Recently, there has been a surge of Facebook posts claiming the NIV, under pressure from the secular publishing house HarperCollins, has eliminated verses from the Bible. In fact, the post mingles truth and falsehood to resurrect some very old attacks by those who prefer the King James Bible. Here’s the truth:
The NIV (New International Version) is an American evangelical translation of the Bible in idiomatic twentieth-century English. Over 100 scholars from various churches served on the translation committees, which began their work in 1965. Zondervan published the New Testament in 1973, later revising it at the same time they released the Old Testament in 1978. The Bible has since been revised twice, in 1984 and 2012.
HarperCollins, the world’s second largest publisher, bought Zondervan (founded in 1931) in 1988 and Thomas Nelson (founded in 1798) in 2012, forming HarperCollins Christian Publishing. They have other book divisions that publish a wide variety of materials.
The NIV, as of 2014, is the best-selling bible translation in the world. Despite its popularity, the NIV has faced significant opposition since its very first publication, especially from KJV hardliners (who have also opposed every other translation but their own). Some of this has been because of the NIV’s use of idiomatic English to translate phrases, rather than the more wooden word-for-word approach of the KJV.
The remainder of the criticism has to do with the Greek text on which the New Testament translation is based. The NIV translation committee decided to use the United Bible Society’s Greek text, rather than the received text on which the KJV is based. The UBS eclectic Greek text was compiled from a comparison of thousands of Greek manuscripts, whereas the KJV was based on a single manuscript called the “received text.”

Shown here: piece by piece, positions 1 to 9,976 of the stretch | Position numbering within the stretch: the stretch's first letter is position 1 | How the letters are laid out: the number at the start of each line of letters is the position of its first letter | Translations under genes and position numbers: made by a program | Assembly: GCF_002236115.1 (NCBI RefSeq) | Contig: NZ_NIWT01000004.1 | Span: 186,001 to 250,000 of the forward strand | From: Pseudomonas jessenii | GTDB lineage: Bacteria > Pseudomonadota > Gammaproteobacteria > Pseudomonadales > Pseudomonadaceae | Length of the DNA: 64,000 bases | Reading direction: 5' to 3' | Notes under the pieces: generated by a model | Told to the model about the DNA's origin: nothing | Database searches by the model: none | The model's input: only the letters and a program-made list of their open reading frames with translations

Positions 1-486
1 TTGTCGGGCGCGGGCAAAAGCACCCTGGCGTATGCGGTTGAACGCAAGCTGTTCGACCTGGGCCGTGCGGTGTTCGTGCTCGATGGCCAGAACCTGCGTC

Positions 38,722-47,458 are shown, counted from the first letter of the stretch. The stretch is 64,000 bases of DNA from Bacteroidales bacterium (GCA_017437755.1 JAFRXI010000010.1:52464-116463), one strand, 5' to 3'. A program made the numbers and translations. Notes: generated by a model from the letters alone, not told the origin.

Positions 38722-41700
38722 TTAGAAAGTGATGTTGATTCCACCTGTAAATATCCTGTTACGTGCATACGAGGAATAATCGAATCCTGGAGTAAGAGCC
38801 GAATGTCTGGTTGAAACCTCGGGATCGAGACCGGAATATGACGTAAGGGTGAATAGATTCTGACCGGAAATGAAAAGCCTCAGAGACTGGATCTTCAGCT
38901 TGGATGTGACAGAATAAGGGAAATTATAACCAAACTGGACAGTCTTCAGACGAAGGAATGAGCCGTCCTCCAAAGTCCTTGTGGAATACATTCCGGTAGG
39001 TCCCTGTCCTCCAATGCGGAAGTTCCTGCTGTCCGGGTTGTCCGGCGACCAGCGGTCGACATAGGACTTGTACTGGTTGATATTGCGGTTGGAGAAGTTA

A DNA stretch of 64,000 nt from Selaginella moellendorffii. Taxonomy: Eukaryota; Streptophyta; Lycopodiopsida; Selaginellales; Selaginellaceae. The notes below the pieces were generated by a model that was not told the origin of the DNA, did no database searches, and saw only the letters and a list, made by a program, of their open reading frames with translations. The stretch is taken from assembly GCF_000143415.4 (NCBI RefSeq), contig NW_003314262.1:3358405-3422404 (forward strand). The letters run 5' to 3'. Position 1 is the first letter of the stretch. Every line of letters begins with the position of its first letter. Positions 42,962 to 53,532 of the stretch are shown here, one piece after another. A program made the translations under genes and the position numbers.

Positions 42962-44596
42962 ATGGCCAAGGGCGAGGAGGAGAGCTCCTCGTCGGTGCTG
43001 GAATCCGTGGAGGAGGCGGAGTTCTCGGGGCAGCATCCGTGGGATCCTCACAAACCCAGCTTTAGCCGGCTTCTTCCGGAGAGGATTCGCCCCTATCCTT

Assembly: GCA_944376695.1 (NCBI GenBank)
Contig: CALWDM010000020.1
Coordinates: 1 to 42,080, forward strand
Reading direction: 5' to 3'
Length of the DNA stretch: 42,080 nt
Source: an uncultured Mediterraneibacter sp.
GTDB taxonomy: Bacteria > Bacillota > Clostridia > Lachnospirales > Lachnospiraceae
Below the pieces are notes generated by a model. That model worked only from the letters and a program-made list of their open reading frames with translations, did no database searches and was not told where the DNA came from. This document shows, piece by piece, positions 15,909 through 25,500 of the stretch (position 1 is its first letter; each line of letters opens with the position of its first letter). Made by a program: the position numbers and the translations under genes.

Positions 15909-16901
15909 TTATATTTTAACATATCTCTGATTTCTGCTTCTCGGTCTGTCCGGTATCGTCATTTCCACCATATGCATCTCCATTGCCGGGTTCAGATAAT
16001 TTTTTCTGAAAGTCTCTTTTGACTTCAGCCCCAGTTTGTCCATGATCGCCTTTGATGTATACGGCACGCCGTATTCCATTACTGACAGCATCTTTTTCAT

The two Greek texts are different in some significant ways. The most significant is that the received text has a number of additional verses not found in the earliest and most reliable Greek manuscripts. The KJV supporters, who were used to their traditional text, charged the NIV with “eliminating Bible verses.” This charge has been resurrected in the recent (mid-2015) facebook posts, with the implication that HarperCollins is behind those omissions.
In fact, the NIV committee has tried to be sensitive to the fact that Americans were accustomed to having these verses. They included them in their translation, but used a variety of methods to indicate that they were most likely not original, setting them off from the verses on which every one agreed by using brackets, italics, marginal notes, and/or footnotes. These have all been present since the first edition appeared in 1973.
There is nothing new here, no conspiracy here, nor any malicious intent, just a difference of opinion among Bible scholars. Let’s not use these differences to stir up hatred, fear, and division. People remain free to use the NIV, the KJV, or any one of more than a dozen good Bible translations.
See Ed Stetzer’s related article, “An Embarassing Week for Christians Sharing Fake News.“